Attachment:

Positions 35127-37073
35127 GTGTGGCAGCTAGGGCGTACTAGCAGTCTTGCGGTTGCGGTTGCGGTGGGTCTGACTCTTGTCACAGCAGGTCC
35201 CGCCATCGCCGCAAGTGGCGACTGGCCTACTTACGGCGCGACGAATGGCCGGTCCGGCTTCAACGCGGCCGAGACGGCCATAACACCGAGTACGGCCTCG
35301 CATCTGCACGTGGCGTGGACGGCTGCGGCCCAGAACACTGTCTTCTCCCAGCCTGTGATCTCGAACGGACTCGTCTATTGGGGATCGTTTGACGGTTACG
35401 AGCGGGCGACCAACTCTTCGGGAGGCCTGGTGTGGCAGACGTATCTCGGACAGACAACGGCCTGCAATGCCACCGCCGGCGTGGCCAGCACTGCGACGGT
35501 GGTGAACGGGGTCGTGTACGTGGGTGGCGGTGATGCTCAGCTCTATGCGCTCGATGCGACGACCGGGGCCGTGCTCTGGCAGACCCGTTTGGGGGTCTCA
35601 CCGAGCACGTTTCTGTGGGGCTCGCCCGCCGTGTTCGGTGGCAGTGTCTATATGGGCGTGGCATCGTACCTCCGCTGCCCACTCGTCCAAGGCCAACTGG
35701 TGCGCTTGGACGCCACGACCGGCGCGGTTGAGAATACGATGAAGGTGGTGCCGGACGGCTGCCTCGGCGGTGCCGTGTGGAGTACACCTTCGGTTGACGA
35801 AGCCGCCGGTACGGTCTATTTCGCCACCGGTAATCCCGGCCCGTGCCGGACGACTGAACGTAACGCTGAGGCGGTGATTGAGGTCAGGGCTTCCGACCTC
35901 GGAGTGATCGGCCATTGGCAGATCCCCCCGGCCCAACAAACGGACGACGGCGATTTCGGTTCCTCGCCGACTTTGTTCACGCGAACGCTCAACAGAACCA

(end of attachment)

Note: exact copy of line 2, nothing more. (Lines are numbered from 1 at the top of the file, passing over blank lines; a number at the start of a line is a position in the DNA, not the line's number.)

35127 GTGTGGCAGCTAGGGCGTACTAGCAGTCTTGCGGTTGCGGTTGCGGTGGGTCTGACTCTTGTCACAGCAGGTCC